Comments are welcome but please have the courtesy to sign your name. Unsigned comments will be deleted.

Thursday, August 6, 2015

Drought in Haiti

My niece has been operating a clinic for ten years at La Source in northern Haiti. Here is a portion from her last email:
"We've been having a drought--the worst one in the 10 years I've lived here.  People usually plant beans, corn and peanuts in April or May.  This year there were a few good rains but they did not continue. People planted twice, but each time the plants withered and died before they got to be a foot tall--there wasn't even anything worth giving their goats, donkeys and sheep of the remaining plants.  This is normally a hungry season, supplies from the harvest in January are dwindling and crops planted in April or May are just beginning to be harvested.  Children, who often receive a free lunch at school, are all at home depending on their parents for food.  This year is even worse, not only because there isn't food around but also because there is no hope of food in the foreseeable future. . .
In August hopefully the rains will come more regularly again allowing people to plant millet, beans and a few more peanuts (although some people have already sold their seed stock in order to buy food), but even then the harvest wouldn't be ready until January. 
We are getting lots of requests to help people pay off food that they've bought on credit from local merchants. It is challening to know how to handle them because in many ways it feels like a bottomless pit.  We can help them pay for food they bought two weeks ago, but that's been eaten long ago and they still need food to eat today and tomorrow and if they couldn't pay for that food how are they going to pay for the next batch?  People are willing to work, but it is impossible for us to employ everyone. . . .
The next few months will be difficult ones as families scrounge for money to send their children back to school, money to buy them new uniforms, shoes and books.  The staff will be under considerable pressure to help pay schooling for people and it is impossible to help everyone.  I'm sure they'd appreciate your prayers for wisdom to prioritize and how to best help."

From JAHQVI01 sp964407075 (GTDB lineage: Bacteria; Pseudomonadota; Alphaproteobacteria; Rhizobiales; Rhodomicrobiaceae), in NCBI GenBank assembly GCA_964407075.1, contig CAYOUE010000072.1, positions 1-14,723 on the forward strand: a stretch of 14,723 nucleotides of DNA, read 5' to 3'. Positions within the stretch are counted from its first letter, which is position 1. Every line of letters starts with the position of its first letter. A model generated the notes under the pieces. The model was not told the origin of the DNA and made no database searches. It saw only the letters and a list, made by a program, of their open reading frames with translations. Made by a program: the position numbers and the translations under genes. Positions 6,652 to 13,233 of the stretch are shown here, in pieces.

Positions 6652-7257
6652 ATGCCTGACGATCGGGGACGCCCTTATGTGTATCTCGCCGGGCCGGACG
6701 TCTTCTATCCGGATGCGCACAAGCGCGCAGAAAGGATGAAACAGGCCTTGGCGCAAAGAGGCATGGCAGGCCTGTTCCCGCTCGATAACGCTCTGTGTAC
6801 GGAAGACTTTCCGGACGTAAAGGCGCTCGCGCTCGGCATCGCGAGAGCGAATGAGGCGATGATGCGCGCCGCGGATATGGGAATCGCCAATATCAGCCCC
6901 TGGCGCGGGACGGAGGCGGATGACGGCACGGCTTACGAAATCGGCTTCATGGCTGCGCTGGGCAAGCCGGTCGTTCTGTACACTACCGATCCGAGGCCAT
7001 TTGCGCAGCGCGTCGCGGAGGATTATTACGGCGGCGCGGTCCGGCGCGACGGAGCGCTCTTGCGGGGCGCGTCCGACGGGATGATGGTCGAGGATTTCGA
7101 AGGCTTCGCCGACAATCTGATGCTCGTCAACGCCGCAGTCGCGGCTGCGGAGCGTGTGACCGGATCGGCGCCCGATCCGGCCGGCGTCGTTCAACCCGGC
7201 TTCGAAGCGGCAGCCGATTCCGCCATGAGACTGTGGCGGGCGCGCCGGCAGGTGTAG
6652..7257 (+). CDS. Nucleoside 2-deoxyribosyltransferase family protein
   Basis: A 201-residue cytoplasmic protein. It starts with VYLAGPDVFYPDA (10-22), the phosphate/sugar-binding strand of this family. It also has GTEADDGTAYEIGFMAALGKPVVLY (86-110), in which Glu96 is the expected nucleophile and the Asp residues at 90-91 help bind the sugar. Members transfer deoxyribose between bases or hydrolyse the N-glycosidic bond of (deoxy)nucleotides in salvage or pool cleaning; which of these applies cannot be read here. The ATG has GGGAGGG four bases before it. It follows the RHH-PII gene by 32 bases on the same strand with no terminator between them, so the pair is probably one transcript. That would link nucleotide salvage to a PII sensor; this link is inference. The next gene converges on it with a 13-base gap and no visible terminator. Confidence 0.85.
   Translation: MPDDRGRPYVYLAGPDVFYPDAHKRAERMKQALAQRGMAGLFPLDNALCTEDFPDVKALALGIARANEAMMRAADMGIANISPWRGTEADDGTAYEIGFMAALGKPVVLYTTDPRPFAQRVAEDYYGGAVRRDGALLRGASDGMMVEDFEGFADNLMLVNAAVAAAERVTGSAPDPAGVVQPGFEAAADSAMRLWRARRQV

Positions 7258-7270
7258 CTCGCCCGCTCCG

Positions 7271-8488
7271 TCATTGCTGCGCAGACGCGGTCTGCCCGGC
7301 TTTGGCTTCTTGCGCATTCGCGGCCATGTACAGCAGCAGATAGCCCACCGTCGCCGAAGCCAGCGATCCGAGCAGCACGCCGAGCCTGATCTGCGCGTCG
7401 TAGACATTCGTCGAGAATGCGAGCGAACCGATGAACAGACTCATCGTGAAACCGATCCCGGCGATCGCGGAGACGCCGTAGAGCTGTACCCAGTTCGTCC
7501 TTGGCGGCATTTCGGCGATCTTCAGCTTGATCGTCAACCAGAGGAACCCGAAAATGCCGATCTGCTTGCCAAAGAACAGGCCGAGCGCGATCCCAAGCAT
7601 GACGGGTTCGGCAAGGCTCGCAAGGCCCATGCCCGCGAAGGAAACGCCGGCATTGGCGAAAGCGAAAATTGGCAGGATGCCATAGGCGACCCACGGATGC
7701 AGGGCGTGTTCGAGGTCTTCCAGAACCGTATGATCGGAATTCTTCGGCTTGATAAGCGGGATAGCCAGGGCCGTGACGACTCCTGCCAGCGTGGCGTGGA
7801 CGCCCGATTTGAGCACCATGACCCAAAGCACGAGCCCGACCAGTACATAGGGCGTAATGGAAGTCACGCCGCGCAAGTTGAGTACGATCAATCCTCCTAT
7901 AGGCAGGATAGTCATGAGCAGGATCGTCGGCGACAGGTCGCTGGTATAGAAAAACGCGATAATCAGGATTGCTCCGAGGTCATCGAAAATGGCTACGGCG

As I took my morning walk yesterday and saw the tall corn and lush growth on every side, I remembered our dry spell in May. The corn I planted in the garden did not come up and I wondered what kind of summer we were going to have. But then the rains came, the corn came up, and regular rains produced an abundant crop. I tried to imagine how it would be if the rains had never come and wished I could send some of our excess to the hungry people in Haiti.
That very day, we got a letter from Christian Aid Ministries (CAM) which also described the famine in Haiti caused by the drought. They are sending corn and beans to the La Source area. I can't send my excess to Haiti but I can send money to CAM to help feed the hungry in Haiti.
If you would like to help, send your donation to Christian Aid Ministries, P.O. Box 360, Berlin, Ohio 44610. Mark it for Drought in Haiti.

"Inasmuch as you have done it unto one of the least, you have done it unto me."

No comments: